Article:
Full Speed Ahead for Brexit

The Government got the result it expected this morning from the Supreme Court – defeat on whether it could trigger Article 50 without an Act of Parliament, but crucially no provision of a veto for Scotland or Northern Ireland. Further, the Act of Parliament can (and thus will) be brief and therefore difficult to amend.

Ministers are confident that these verdicts leave them on course to trigger Article 50, and the two year exit process, by the end of March. That date, by the way, was not arrived at arbitrarily: if the UK is still a member of the EU in the spring of 2019 it would have to take part in the next elections to the European Parliament, which would not be welcomed by leaders on either side of the Channel.

The Brexit Secretary David Davis appeared at lunchtime in the House of Commons. The Prime Minister and Foreign Secretary sat alongside him on the frontbench, to demonstrate their support for his approach. Mr Davis confirmed that the Government will introduce a “simple and straightforward Bill within days”, and seek to get it through Parliament in the coming weeks as speedily as possible – “in good time”, he said, to hit the end March deadline.

The extent to which Ministers are pretty relaxed today was demonstrated by the fact that multiple Cabinet Ministers went out of their way to praise the independence and wisdom of the judiciary – something they notably did not do when they were surprised by the original High Court ruling.

The House of Commons has already voted, late last year, by a majority of 373 for the Government to trigger Article 50 by the March deadline. So, with Jeremy Corbyn pledging “not to frustrate” Article 50, and with the number of Conservative MPs expected to vote against the Government on the ultimate question perhaps being as few as one (inevitably Ken Clarke), a three figure majority in the lower house still remains likely. In the Commons, making amendments to attach conditions will be quite difficult, if the Bill is tightly worded, since the Speaker and the Clerks have to agree that they are directly relevant.

The House of Lords poses more of a problem. Amendments are much more easily made and considered in that Chamber. The Government does not have a majority, and many of those Conservatives who are there are (generationally, and instinctively) much more strongly pro-European than those who have had to face Tory voters on the doorstep in the last twenty years. There are more than 100 Lib Dems in the upper house, plus strongly pro-European Labour and cross-bench peers, all of whom would be happy to see both the Government and the Brexit process challenged.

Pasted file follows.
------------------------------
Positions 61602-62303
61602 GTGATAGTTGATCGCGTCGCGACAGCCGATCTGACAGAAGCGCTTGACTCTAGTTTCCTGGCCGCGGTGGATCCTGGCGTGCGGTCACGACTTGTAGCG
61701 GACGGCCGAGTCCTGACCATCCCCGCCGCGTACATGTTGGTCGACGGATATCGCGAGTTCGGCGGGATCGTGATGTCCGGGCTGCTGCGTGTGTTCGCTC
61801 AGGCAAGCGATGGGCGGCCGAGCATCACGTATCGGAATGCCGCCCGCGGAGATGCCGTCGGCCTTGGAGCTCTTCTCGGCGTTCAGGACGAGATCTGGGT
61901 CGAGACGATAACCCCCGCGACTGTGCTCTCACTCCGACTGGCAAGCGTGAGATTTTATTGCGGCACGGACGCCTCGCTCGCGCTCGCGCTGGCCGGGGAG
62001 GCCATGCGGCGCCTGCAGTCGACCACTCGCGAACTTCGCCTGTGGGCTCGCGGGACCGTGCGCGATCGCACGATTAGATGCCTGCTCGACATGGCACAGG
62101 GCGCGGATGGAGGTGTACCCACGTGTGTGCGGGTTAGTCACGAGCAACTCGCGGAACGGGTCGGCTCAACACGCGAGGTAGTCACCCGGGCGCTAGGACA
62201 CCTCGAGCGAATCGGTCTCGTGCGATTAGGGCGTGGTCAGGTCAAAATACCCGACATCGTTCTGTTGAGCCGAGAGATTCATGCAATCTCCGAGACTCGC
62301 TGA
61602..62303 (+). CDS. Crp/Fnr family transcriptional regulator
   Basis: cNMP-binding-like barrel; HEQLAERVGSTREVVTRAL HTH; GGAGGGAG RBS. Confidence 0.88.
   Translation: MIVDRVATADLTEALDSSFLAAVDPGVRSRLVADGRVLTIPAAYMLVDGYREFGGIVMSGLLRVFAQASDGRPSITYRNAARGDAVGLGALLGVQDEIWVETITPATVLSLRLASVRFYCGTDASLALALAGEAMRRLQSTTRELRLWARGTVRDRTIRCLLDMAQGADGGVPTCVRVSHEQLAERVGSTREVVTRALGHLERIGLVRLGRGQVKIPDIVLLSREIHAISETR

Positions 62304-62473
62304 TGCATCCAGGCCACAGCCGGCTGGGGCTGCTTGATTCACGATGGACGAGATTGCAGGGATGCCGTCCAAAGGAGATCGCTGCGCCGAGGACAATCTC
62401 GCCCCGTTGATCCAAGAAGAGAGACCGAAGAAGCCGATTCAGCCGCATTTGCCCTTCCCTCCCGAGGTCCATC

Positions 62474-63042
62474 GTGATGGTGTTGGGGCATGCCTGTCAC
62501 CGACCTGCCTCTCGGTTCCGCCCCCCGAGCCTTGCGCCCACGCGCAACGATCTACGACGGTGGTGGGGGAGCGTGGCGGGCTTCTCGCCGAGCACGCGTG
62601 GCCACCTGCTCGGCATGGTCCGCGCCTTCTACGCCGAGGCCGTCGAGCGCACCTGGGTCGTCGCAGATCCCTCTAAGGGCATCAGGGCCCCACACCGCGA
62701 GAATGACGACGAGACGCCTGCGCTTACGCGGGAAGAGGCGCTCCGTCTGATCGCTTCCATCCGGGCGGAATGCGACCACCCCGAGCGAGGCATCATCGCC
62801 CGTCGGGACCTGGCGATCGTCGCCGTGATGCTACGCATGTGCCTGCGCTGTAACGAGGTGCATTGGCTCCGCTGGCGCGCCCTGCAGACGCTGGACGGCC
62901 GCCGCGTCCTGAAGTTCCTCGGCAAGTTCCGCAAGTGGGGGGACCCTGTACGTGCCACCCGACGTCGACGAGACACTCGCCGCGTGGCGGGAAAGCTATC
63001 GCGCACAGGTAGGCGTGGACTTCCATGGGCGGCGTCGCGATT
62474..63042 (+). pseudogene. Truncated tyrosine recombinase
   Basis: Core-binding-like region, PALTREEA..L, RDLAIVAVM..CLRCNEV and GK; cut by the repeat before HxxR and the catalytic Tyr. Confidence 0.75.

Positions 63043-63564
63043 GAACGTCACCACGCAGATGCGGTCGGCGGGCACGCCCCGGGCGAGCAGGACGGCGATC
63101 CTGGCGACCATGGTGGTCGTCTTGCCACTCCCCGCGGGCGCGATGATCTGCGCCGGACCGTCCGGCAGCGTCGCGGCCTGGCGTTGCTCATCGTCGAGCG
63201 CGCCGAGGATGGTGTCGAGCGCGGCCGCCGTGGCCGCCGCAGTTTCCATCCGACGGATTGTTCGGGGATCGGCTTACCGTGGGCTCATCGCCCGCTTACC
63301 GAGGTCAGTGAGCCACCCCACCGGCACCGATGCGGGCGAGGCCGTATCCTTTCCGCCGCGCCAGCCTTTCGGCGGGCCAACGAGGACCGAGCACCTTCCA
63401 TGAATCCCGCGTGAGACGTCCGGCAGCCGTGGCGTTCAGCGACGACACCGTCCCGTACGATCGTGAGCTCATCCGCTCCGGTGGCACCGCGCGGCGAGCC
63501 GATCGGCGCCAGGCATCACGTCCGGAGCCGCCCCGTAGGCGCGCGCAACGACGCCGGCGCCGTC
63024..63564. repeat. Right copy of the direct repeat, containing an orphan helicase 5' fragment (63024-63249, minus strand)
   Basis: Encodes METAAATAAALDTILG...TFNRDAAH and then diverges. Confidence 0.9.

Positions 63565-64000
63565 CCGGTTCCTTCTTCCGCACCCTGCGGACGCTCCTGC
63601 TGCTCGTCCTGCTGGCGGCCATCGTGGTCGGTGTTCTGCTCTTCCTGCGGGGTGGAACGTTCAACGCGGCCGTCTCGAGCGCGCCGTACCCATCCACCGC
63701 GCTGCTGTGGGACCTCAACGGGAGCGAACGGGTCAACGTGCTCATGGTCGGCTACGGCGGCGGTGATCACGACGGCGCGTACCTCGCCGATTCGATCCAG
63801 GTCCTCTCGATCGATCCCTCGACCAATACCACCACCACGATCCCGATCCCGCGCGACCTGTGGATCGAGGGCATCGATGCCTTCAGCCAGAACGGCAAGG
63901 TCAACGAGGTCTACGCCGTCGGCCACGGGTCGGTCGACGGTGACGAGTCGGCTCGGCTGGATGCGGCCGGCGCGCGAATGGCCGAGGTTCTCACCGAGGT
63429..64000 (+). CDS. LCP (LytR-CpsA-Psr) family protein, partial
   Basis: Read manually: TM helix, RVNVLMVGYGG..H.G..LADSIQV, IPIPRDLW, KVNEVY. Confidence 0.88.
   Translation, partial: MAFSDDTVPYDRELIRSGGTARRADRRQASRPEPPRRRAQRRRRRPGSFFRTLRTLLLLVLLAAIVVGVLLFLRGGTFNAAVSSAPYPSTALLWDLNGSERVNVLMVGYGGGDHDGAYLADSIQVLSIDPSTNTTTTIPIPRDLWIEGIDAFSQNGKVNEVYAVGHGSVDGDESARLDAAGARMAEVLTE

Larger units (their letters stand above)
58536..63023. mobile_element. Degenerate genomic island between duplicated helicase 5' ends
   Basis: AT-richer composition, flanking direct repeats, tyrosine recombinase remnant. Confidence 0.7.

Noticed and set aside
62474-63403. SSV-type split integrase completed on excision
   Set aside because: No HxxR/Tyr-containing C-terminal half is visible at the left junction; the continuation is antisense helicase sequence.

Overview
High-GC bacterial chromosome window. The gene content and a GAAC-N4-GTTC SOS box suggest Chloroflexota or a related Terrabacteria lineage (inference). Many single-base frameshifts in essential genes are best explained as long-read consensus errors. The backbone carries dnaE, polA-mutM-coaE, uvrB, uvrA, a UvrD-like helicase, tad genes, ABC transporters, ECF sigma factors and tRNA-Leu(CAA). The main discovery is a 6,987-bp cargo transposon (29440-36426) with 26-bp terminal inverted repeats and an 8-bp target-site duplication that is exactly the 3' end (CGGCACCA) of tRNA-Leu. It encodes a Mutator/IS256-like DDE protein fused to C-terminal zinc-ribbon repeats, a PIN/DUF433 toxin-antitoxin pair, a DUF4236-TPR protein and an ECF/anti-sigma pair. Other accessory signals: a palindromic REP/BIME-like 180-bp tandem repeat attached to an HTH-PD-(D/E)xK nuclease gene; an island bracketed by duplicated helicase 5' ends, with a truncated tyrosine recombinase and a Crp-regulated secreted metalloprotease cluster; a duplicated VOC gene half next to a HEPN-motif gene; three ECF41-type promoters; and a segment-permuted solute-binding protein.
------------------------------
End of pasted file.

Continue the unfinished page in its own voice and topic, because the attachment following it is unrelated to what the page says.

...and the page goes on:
This means that the two Chambers might engage in a period of “ping-pong”, in which the two exchange votes not only on the triggering of Article 50, but also on the attachment of conditions such as a second referendum or a requirement to seek continued maintenance of the Single Market.

Even so, Ministers still expect that in the end the unelected Chamber will not defy both the elected House and a decision reached in a referendum with the highest turnout of any UK contest in the last two decades.

Ministers do not therefore expect to be blocked by the House of Lords, but if they are they plan to demand an early General Election to face down the peers. Those with long memories will recall that in the twentieth century three General Elections were fought by Prime Ministers asking the electorate to decide “who governs Britain”. In every case, the PM in question failed to win a majority. Mrs May might therefore be better advised to seek to use the Parliament Act, which enables the Commons to over-rule the Lords if it passes the same Bill in two consecutive sessions, or employ (ironically, given this morning’s Supreme Court judgement) the Royal Prerogative to create huge numbers of new Peers to overcome resistance.

The attractions of an early Election nonetheless seem obvious (even though Mrs May has said she does not want one, and it would require cross-party consent given the Fixed Term Parliament Act). Conservative confidence continues to be buoyed by stellar opinion poll ratings (leads of 16 and 17 points in two polls this week) and the continuing tribulations of the Labour Party.

Labour’s existential dilemma over Brexit keeps adding to the problems of the party. Keeping progressive middle class professionals and traditional working class communities within the same tent is ever more challenging. Labour currently holds more than 40 out of the 50 most pro-Remain constituencies in the country and over 40 of the 50 most pro-Leave ones too. Pleasing them both simultaneously on this issue would challenge the greatest of political talents, and Mr Corbyn appears currently only to be antagonising both halves of the Labour coalition as he seeks neither to block Brexit nor to embrace it. To Tory amazement, recent polls show them well ahead of Labour in Scotland, and even among working class voters across the UK. Labour will be focused for the next month on defending two potentially vulnerable seats in by-elections. For all these reasons, the Government feels under little pressure from Her Majesty’s Opposition.

Today’s developments have not acted as a brake on the Brexit plans of Ministers. If anything, they have touched the accelerator a bit. Many real issues of substance and detail still lie ahead, and the Supreme Court’s ruling has not altered the fact that these will inevitably be decided by negotiating teams and not individual Parliamentarians.

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